Now four years later, in 1543, this same messenger of hope, this same pastor of tormented souls, penned one of the most monstrous and acidic anti-Jewish attacks ever written, titled, “On The Jews and Their Lies.” The 65,000-word treatise can be distilled down into seven points. Luther suggests that synagogues and schools be burned, that Jews be refused housing among Christians, that Jewish writings be prohibited and burned, that rabbis be silenced, that liberties for Jews be denied, that Jews be stripped of all wealth and property, and that they be made to work only as manual laborers. Luther goes on to say that Jews who pray, praise God, teach the faith to others, or even utter the name of God in public should be put to death immediately. This anti-semitic rant goes on, page after page, to the point that any modern reader very easily becomes numbed by shock only after a few chapters. How can a man who proclaims to stand in the faith of Jesus Christ, who has been called to preach the life-giving word of God be inciting his readers to murder and maybe even genocide?

You may be wondering how such a monstrous piece of anti-Jewish propaganda has survived the centuries. Why was it not burned and destroyed with fire? Well, the Lutheran editors and translators insisted it be included in an English translation of Luther’s works. But this is not because the editors and translators were careless. In fact, they expressed deep concern of how it would be received by modern readers. Their concern was justified because Luther’s religious sanction of violence against Jews was primary reading for those who constructed and carried out the Holocaust in Germany. But they courageously decided to not protect Luther’s reputation by throwing this acid in the garbage where it belonged. Instead, they faced up to an inconvenient truth. They decided that they were not going to lie to cover up the truth, but rather lay open this part of Luther’s theology so that future generations might learn from it.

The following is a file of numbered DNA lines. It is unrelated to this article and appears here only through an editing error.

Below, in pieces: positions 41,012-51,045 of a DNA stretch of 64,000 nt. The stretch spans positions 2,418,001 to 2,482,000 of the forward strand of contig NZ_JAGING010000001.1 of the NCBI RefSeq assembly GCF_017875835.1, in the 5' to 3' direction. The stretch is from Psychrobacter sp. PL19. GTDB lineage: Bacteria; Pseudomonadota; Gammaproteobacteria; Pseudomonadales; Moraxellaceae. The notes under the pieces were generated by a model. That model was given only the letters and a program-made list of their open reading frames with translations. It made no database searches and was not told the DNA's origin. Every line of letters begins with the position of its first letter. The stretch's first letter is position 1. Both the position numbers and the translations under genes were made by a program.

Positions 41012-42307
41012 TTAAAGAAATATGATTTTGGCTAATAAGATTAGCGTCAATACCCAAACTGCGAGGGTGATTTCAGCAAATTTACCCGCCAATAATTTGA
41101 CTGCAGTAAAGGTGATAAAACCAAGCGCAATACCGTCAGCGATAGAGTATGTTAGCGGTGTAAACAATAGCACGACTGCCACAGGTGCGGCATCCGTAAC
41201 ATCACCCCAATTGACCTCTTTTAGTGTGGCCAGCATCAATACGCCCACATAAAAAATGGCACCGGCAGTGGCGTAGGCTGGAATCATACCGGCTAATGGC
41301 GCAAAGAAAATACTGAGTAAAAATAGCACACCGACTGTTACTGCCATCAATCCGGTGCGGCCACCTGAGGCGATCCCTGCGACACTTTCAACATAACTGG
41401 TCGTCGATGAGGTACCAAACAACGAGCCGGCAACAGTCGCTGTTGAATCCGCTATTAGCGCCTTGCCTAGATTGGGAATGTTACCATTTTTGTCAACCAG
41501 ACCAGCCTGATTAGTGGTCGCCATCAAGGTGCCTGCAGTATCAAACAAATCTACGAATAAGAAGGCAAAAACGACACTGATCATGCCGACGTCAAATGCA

When Luther began his push to Reform the church in 1517, he imagined a church of Jesus Christ free from defamation, free from persecution, free from anything that did not square with the Gospel. He pushed back against the church’s sale of forgiveness; he pushed back against church leaders who were wealthy only because they had stolen from the poor; he pushed back against practices of the church that limited access to God. Luther was a champion of the poor and underserved at the start of his ministry, calling the church to strip itself of all material and worldly wealth and be a church of the margins. But 25 or so years into his crusade, Luther could no longer imagine a world that had a place for both Christians and Jews. He could no longer imagine, or believe, that Jews and Christians were spiritual siblings, worshippers of the same God. He could no longer imagine any Christian extending the Great Commandment to any Jewish brother or sister, even though the Great Commandment came to Christians from the Jewish faith. This is an inconvenient truth because Luther’s anti-semitism lives in tension with his reforms, with his stubborn reliance on grace, with his push to publish bibles in the common language, all of which paved the way for our expression of faith today.